10:00 PM PDT on Tuesday, May 24, 2011

By DUANE W. GANG
The Press-Enterprise

Riverside County supervisors Tuesday declared their support for public safety and said imposing pay cuts and pension changes on the union representing sheriff’s deputies is unfortunate but will save money and jobs.

“The most important thing is to have deputies in the street, and I just don’t want to see that cut back,” Supervisor John Tavaglione said.

Sheriff Stan Sniff has said he might have to lay off as many as 500 employees starting July 13 to balance his budget. That figure is based on a worst-case scenario.

County officials have said every dollar saved through labor concessions can go toward avoiding layoffs. But the county and the Riverside Sheriff’s Association were unable to reach a negotiated agreement. The union made offers, but county officials said they didn’t achieve enough savings.

As a result, the county declared an impasse in the labor talks Friday. The sheriff’s union has objected, calling the impasse improper.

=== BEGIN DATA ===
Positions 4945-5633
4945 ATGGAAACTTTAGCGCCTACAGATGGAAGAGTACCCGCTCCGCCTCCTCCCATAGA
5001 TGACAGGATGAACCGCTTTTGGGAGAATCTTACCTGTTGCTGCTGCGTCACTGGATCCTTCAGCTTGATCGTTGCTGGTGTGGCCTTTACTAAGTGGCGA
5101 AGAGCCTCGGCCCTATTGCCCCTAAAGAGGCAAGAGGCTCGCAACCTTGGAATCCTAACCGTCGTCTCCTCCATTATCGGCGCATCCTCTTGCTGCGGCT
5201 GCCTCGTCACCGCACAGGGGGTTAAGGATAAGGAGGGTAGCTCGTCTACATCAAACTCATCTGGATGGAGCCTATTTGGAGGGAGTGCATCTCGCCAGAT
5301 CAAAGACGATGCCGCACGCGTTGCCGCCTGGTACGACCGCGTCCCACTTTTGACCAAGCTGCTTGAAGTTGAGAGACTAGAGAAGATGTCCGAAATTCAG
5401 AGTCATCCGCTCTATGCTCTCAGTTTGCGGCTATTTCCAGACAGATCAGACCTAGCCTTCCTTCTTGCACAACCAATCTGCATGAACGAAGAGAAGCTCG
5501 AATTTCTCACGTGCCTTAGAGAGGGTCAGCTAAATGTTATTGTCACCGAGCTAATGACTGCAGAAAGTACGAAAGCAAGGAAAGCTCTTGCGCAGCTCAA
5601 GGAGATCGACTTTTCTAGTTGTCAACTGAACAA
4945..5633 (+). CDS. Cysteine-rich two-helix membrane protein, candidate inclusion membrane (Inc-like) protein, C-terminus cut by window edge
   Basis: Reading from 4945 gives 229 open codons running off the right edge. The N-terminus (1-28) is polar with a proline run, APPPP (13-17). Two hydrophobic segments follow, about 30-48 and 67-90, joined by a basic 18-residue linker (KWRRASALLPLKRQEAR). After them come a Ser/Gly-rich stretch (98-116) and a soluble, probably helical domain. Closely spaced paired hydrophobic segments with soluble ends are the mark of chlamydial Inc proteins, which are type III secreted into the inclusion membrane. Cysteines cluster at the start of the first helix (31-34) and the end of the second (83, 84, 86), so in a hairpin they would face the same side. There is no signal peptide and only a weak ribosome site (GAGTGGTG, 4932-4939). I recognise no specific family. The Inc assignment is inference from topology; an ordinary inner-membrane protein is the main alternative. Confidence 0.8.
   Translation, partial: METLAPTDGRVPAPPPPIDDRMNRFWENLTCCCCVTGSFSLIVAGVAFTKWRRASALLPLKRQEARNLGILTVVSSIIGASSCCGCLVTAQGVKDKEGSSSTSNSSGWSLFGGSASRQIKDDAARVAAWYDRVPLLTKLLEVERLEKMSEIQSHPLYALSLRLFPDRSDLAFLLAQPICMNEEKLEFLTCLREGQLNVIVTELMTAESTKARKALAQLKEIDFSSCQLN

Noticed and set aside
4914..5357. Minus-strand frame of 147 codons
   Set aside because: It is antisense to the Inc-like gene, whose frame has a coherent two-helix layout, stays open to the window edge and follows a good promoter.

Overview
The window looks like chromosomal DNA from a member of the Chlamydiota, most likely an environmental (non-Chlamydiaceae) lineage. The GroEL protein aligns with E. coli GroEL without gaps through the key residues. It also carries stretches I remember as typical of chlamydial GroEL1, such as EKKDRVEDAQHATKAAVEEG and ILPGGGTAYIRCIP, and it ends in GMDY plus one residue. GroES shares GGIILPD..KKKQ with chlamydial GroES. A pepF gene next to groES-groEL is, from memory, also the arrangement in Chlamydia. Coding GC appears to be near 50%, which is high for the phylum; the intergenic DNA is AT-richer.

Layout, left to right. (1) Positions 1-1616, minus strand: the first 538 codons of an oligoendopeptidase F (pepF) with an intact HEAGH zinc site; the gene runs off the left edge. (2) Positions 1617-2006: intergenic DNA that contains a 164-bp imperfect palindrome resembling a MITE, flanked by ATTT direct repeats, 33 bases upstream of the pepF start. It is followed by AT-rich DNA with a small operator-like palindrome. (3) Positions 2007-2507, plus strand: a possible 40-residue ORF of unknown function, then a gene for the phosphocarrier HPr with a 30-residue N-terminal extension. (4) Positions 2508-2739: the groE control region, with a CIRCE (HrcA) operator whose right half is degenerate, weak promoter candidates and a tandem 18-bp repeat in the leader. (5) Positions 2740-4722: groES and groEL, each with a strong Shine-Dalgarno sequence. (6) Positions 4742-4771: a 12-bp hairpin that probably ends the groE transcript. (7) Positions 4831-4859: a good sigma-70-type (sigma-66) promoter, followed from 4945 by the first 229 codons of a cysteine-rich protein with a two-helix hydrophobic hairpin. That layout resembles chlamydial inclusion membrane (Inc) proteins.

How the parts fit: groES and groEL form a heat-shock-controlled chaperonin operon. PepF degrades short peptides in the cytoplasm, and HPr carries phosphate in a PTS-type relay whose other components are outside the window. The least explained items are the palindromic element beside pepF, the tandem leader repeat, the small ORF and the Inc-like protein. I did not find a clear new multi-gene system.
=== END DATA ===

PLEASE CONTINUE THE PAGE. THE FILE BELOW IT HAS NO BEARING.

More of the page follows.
Starting June 2, the county plans to impose a 10 percent reduction in overall compensation for deputies and create a tier of lower pension benefits for newly hired workers.

The 10 percent reduction comes from a pay and health benefits cut and increased employee retirement contributions. The imposed terms are expected to save about $28 million over the next year.

Supervisor Jeff Stone said protecting residents is the county’s No. 1 responsibility. The labor savings and projected increases in sales tax revenues can help the Sheriff’s Department overcome its budget gap, he said.

But Stone suggested providing the department an extra year to permanently align expenses with ongoing revenues given the uncertainties with the state and the potential release of inmates due to a U.S. Supreme Court decision Monday.

Supervisor Marion Ashley agreed. He said the county cannot afford to close 800 jail beds, a move Sniff has said might be necessary because of budget constraints.

Meanwhile, the sheriff’s association contends the impasse was not legitimate and accused county officials of mishandling the economic crisis.

“We endured nothing but bad faith tactics from the county both at the table and away from the table,” sheriff’s association President Pat McNamara said by email Tuesday.

At the time of the impasse, McNamara said the association requested formal fact finding and mediation, which are provided for in the county’s employee relations resolution.

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